11 Heartwarming Mother’s Day 2019 Poems To Send Your Mom To Show Your Appreciation

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Finding the right words for your mom on Mother's Day is an exercise in impossibility. No combination of words or phrases is ever enough or exact for the woman who gave you life. The only exception to this, of course, is poetry. When in doubt, declare your love for your mother with the help of a poet. There are so many amazing poems send your mom on Mother's Day when you just can't find the words to tell your mom what she means to you. Not only will your mom be moved by the poetry, but she'll be impressed with you knowledge of literature and feel convinced that she's done something right being your mother.

Not that writing your own cards or captions isn't the best thing to do, but if you're like me, you run out of nice things to say and the card is incredibly short and your captions are totally lifeless. "Happy Mother's Day, I love you" only goes so far. Follow up a standard greeting with a moving and evocative quote from a famous poet, and the card comes to life and the caption becomes an artistic statement that totally elevates the post. But because you probably don't have time to search for the perfect mom poem to quote, I've done it for you. Here are some of my favorite heart-wrenching and nostalgic poems that are totally perfect for celebrating mom on Mother's Day.

"My Mother" By Ann Taylor

Who sat and watched my infant head

When sleeping on my cradle bed,

And tears of sweet affection shed? My Mother.

When pain and sickness made me cry,

Who gazed upon my heavy eye,

And wept for fear that I should die? My Mother.

Who taught my infant lips to pray

And love God’s holy book and day,

And walk in wisdom’s pleasant way? My Mother.

And can I ever cease to be

Affectionate and kind to thee,

Who wast so very kind to me, My Mother?

Ah, no! the thought I cannot bear,

And if God please my life to spare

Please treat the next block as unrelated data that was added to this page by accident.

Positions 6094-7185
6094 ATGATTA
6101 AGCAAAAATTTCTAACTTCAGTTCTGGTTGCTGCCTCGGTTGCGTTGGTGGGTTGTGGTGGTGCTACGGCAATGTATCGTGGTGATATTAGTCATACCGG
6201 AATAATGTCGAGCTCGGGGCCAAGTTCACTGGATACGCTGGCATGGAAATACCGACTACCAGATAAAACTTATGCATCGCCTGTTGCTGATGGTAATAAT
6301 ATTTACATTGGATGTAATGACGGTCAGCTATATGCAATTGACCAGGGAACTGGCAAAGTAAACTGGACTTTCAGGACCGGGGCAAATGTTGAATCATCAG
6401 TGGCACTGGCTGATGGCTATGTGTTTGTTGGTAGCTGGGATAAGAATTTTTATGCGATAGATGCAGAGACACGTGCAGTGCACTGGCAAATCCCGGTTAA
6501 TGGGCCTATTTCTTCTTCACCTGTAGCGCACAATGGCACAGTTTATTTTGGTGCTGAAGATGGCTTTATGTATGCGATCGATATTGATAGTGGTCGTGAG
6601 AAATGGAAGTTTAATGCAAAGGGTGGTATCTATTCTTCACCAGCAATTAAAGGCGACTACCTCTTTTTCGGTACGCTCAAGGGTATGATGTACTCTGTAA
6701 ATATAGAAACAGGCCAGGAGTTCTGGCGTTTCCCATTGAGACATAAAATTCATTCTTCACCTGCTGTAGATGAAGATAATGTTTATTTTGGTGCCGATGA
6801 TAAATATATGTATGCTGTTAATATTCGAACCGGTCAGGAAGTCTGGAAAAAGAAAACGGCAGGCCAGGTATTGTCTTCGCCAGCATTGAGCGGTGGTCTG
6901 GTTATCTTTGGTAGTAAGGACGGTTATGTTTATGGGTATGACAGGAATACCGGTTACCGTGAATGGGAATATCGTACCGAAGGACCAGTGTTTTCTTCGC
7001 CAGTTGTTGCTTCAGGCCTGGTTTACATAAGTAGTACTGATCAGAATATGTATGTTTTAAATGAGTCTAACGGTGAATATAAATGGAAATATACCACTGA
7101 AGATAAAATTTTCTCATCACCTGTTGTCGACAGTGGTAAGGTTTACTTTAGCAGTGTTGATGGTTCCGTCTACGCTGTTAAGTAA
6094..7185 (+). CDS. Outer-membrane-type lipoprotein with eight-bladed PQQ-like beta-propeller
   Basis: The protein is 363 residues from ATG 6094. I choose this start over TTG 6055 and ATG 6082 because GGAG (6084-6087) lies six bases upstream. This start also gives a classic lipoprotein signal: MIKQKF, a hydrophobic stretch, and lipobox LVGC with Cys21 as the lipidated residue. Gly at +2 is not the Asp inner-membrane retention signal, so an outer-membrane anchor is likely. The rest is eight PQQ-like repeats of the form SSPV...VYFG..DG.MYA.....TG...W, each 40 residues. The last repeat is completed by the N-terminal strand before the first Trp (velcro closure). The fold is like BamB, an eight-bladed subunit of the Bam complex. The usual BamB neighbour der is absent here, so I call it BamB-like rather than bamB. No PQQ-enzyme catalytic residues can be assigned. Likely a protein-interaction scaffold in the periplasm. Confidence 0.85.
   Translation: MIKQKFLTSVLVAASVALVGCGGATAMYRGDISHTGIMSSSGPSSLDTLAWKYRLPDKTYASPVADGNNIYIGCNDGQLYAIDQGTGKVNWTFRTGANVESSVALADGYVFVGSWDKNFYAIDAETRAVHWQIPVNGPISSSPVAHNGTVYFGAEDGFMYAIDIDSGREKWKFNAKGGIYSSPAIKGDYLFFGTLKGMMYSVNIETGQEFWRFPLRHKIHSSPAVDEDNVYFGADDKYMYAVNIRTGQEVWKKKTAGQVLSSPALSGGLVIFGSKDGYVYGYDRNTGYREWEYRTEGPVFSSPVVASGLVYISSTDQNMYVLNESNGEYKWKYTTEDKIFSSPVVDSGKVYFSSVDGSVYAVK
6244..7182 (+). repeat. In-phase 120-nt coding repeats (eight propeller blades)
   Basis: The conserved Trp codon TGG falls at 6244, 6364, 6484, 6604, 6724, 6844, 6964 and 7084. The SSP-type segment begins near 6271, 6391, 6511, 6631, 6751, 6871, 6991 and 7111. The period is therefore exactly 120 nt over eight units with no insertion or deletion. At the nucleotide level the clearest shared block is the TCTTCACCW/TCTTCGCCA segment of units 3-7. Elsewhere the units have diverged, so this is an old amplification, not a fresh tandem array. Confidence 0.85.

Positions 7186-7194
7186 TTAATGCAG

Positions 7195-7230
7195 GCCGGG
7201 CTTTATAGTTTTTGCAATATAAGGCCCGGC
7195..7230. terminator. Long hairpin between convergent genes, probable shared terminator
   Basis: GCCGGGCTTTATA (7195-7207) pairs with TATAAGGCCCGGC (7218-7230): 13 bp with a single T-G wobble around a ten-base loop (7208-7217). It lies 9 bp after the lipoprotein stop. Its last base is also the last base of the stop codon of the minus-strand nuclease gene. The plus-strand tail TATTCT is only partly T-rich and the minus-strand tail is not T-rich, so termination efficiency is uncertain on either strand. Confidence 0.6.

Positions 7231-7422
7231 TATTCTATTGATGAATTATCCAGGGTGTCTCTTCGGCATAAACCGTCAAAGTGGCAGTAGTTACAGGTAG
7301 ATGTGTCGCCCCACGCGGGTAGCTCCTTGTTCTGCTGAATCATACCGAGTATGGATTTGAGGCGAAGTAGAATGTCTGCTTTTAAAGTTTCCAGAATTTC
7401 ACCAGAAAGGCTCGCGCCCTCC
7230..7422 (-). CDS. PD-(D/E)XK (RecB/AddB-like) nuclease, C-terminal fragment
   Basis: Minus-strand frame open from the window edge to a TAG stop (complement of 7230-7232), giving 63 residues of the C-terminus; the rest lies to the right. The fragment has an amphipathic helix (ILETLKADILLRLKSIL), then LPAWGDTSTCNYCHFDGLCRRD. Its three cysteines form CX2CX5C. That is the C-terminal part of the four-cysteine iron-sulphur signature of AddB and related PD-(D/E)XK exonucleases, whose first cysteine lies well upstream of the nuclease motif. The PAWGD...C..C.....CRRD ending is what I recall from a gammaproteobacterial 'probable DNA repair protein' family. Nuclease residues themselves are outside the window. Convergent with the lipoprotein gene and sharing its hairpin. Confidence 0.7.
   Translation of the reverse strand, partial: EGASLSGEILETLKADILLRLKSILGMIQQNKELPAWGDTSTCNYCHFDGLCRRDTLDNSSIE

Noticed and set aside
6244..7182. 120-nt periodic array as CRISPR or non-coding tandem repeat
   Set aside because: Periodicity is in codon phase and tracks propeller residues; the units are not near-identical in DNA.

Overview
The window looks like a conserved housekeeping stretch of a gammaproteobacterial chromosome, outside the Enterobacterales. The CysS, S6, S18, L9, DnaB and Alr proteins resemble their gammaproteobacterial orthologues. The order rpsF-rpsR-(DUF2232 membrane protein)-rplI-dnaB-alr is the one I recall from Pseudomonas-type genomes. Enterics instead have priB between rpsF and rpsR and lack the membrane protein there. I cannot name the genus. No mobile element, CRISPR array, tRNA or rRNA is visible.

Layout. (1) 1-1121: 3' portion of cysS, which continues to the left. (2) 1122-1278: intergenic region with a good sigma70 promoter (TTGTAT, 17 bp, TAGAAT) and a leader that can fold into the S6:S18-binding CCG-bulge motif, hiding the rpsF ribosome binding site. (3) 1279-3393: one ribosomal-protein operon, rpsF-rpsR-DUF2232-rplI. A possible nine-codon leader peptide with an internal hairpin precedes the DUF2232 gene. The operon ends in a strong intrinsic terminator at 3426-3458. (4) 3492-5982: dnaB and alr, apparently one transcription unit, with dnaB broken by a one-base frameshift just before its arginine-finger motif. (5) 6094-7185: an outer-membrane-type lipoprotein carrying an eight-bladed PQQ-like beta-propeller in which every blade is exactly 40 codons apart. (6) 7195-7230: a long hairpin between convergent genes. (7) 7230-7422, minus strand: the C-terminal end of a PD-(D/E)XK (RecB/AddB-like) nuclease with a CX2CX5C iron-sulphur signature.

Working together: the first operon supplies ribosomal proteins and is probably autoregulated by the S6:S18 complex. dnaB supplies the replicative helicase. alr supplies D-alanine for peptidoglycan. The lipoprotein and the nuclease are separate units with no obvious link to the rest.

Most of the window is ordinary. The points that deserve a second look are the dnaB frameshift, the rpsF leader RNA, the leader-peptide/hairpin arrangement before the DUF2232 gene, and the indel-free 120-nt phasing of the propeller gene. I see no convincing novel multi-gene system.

I hope I shall reward they care, My Mother.

When thou art feeble, old and grey,

My healthy arm shall be thy stay,

And I will soothe thy pains away, My Mother.

"Sonnet To My Mother" By George Barker

Most near, most dear, most loved, and most far,

Under the huge window where I often found her

Sitting as huge as Asia, seismic with laughter,

Gin and chicken helpless in her Irish hand,

Irresistible as Rabelais but most tender for

The lame dogs and hurt birds that surround her,—

She is a procession no one can follow after

But be like a little dog following a brass band.

She will not glance up at the bomber or condescend

To drop her gin and scuttle to a cellar,

But lean on the mahogany table like a mountain

Whom only faith can move, and so I send

O all her faith and all my love to tell her

That she will move from mourning into morning.

"What I Learned From My Mother" By Julia Kasdorf

I learned from my mother how to love the living, to have plenty of vases on hand in case you have to rush to the hospital with peonies cut from the lawn, black ants still stuck to the buds.

I learned to save jars large enough to hold fruit salad for a whole grieving household, to cube home-canned pears and peaches, to slice through maroon grape skins and flick out the sexual seeds with a knife point.

I learned to attend viewings even if I didn’t know the deceased, to press the moist hands of the living, to look in their eyes and offer sympathy, as though I understood loss even then.

I learned that whatever we say means nothing, what anyone will remember is that we came.

I learned to believe I had the power to ease awful pains materially like an angel. Like a doctor, I learned to create from another’s suffering my own usefulness, and once you know how to do this, you can never refuse. To every house you enter, you must offer healing: a chocolate cake you baked yourself, the blessing of your voice, your chaste touch.

"Richer Then Gold" by Strickland Gillian

You may have tangible wealth untold;

Caskets of jewels and coffers of gold.

Richer than I you can never be –I had a mother who read to me.

"Tribute to Mother" By John Greenleaf Whittier

A picture memory brings to me;

I look across the years and see

Myself beside my mother’s knee.

I feel her gentle hand restrain

My selfish moods, and know again

A child’s blind sense of wrong and pain.

But wiser now, a man gray grown,

My childhood’s needs are better known.

My mother’s chastening love I own.

‘"Sonnets Are Full of Love" By Christina Rossetti

Sonnets are full of love, and this my tome

Has many sonnets: so here now shall be

One sonnet more, a love sonnet, from me

To her whose heart is my heart’s quiet home,

To my first Love, my Mother, on whose kneeI learnt love-lore that is not troublesome;

Whose service is my special dignity,